India’s Ukraine ‘challenge’
The standoff between Russia and NATO allies over Ukraine has raised questions over how India should respond to this development and the multiple geopolitical implications that flow from it. These responses may need to be shaped by perceptions of the US-China dynamic among the principal actors in this conflict. Both Russia and China appear to believe that the US has diminished economic and military capabilities and, more importantly, has lost its “will to power”. They see the domestic political polarisation in the US, the less than coherent response to the pandemic, and the chaotic withdrawal of US and NATO forces from Afghanistan in 2021 as proof of that country’s relative decline, thereby creating opportunities for Beijing and Moscow to pursue their respective revisionist agendas with greater vigour. For China this includes the reunion, by force if necessary, of Taiwan. For Russia it is to assert its predominance in what it describes as its “near neighbourhood” Eastern Europe and Central Asia. The current conflict over Ukraine is one symptom of the tensions created by these ambitions. Though it is difficult to predict outcomes, these unfolding events have major implications for India.
Should China be able to achieve the reunification of Taiwan, without a military response from the US and East Asian allies, the geopolitical landscape in the Indo-Pacific will change dramatically, significantly increasing Chinese power and influence in the region and heightening the Chinese threat to India. Having failed to deter the unilateral assertion of force by China, the Quad may lose its relevance as a countervailing grouping. A Chinese-led Asian order may become a reality, and India will have to reassess its strategy to deal with the China challenge. With respect to US-Russia relations, if a Russian attack against Ukraine elicits only economic sanctions and political condemnation, it would be difficult to sustain the credibility of the US in particular, and the West in general.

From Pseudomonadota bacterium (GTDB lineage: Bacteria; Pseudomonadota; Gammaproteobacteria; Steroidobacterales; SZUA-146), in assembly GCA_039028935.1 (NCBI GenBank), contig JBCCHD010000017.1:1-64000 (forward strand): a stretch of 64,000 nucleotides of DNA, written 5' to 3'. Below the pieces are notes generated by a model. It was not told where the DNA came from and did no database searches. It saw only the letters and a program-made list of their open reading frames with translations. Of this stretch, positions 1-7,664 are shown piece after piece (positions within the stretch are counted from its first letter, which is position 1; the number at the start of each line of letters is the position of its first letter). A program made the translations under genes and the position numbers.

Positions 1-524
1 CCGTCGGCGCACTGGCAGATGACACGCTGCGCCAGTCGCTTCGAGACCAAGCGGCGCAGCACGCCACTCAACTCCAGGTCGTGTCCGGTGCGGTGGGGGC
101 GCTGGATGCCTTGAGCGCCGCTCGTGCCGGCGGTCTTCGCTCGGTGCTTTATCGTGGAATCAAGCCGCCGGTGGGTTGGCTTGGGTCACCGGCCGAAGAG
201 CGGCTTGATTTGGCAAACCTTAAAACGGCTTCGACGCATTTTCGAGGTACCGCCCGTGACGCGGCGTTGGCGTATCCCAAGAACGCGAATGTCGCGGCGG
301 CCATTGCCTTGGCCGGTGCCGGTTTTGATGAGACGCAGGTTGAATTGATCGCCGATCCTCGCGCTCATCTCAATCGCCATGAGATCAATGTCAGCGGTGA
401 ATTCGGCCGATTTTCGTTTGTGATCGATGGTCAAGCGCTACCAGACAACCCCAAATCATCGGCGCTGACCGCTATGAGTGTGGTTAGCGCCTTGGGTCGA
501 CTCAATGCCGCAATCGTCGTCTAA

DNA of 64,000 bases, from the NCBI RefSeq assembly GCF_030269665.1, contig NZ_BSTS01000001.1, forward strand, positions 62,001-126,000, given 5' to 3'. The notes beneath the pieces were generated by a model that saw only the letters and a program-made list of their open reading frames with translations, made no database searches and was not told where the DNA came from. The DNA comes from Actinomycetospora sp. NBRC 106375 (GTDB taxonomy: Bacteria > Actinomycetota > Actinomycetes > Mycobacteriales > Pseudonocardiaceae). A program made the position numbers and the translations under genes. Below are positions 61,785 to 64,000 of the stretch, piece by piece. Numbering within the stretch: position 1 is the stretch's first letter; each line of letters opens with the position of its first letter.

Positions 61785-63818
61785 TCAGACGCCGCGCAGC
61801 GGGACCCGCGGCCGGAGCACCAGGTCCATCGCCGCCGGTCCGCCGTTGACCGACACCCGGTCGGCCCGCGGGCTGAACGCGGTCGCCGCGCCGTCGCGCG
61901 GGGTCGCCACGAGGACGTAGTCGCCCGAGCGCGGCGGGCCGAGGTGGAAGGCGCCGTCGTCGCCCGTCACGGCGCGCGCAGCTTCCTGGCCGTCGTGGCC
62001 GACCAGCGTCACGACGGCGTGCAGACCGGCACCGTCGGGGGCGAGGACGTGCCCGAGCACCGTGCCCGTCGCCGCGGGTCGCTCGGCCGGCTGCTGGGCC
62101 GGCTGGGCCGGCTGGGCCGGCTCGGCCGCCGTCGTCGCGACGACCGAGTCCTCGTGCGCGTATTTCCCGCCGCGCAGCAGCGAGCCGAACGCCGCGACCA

India’s assessment all along has been that while Russia and China are in a close tactical alliance, their long-term interests do not necessarily converge. If Russia’s “near neighbourhood” is what may be called a “core” interest, then that is being threatened not by the US or the West but by the rapid expansion of Chinese economic and political influence in the region. It is also possible that the US may see its global interests better served by coming to an overall strategic understanding with China and concentrate on what is of vital interest to it —and has been for a long time — of securing its European flank. It may, therefore, choose to pivot back to Europe, conceding Chinese leadership of the Asian order. India’s interests will become collateral damage in this eventuality. This possibility should always be kept in mind and must be part of New Delhi’s strategic calculations.
These geopolitical transitions also underline the compelling reality that India’s options will increase only if the country’s economic and military capabilities multiply at a rapid and sustainable pace, shrinking the power gap with China. Achieving this will require political leadership, a focus on getting India back to a higher growth trajectory and engaged in astute and agile diplomacy. China’s economy is slowing, its demographics are turning adverse, and its politics continues to be brittle and ideologically oriented. China’s domestic challenges may give India a potential breather and the time to revamp both economic strategy as well as foreign policy.